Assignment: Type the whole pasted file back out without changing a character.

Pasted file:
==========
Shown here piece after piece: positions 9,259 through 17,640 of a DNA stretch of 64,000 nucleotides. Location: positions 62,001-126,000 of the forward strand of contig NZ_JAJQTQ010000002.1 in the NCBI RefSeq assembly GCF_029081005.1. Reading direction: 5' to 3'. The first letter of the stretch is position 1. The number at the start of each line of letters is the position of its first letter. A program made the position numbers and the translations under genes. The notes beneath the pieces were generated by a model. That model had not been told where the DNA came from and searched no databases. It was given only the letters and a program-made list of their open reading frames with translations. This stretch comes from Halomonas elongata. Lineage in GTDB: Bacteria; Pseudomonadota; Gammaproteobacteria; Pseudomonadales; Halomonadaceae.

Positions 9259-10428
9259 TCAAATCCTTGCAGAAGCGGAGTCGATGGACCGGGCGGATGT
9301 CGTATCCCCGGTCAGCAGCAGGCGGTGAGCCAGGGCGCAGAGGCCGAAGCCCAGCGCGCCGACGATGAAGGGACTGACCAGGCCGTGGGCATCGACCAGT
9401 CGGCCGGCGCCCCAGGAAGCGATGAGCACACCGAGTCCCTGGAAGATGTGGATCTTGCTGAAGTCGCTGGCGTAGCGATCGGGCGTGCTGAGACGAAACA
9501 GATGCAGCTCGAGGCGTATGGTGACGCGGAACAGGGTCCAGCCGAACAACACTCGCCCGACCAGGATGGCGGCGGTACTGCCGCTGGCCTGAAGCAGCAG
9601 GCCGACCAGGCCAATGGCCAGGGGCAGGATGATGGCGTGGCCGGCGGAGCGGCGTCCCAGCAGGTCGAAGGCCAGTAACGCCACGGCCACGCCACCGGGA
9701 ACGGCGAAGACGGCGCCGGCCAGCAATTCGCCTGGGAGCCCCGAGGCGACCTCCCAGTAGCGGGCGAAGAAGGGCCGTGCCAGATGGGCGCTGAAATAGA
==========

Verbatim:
Shown here piece after piece: positions 9,259 through 17,640 of a DNA stretch of 64,000 nucleotides. Location: positions 62,001-126,000 of the forward strand of contig NZ_JAJQTQ010000002.1 in the NCBI RefSeq assembly GCF_029081005.1. Reading direction: 5' to 3'. The first letter of the stretch is position 1. The number at the start of each line of letters is the position of its first letter. A program made the position numbers and the translations under genes. The notes beneath the pieces were generated by a model. That model had not been told where the DNA came from and searched no databases. It was given only the letters and a program-made list of their open reading frames with translations. This stretch comes from Halomonas elongata. Lineage in GTDB: Bacteria; Pseudomonadota; Gammaproteobacteria; Pseudomonadales; Halomonadaceae.

Positions 9259-10428
9259 TCAAATCCTTGCAGAAGCGGAGTCGATGGACCGGGCGGATGT
9301 CGTATCCCCGGTCAGCAGCAGGCGGTGAGCCAGGGCGCAGAGGCCGAAGCCCAGCGCGCCGACGATGAAGGGACTGACCAGGCCGTGGGCATCGACCAGT
9401 CGGCCGGCGCCCCAGGAAGCGATGAGCACACCGAGTCCCTGGAAGATGTGGATCTTGCTGAAGTCGCTGGCGTAGCGATCGGGCGTGCTGAGACGAAACA
9501 GATGCAGCTCGAGGCGTATGGTGACGCGGAACAGGGTCCAGCCGAACAACACTCGCCCGACCAGGATGGCGGCGGTACTGCCGCTGGCCTGAAGCAGCAG
9601 GCCGACCAGGCCAATGGCCAGGGGCAGGATGATGGCGTGGCCGGCGGAGCGGCGTCCCAGCAGGTCGAAGGCCAGTAACGCCACGGCCACGCCACCGGGA
9701 ACGGCGAAGACGGCGCCGGCCAGCAATTCGCCTGGGAGCCCCGAGGCGACCTCCCAGTAGCGGGCGAAGAAGGGCCGTGCCAGATGGGCGCTGAAATAGA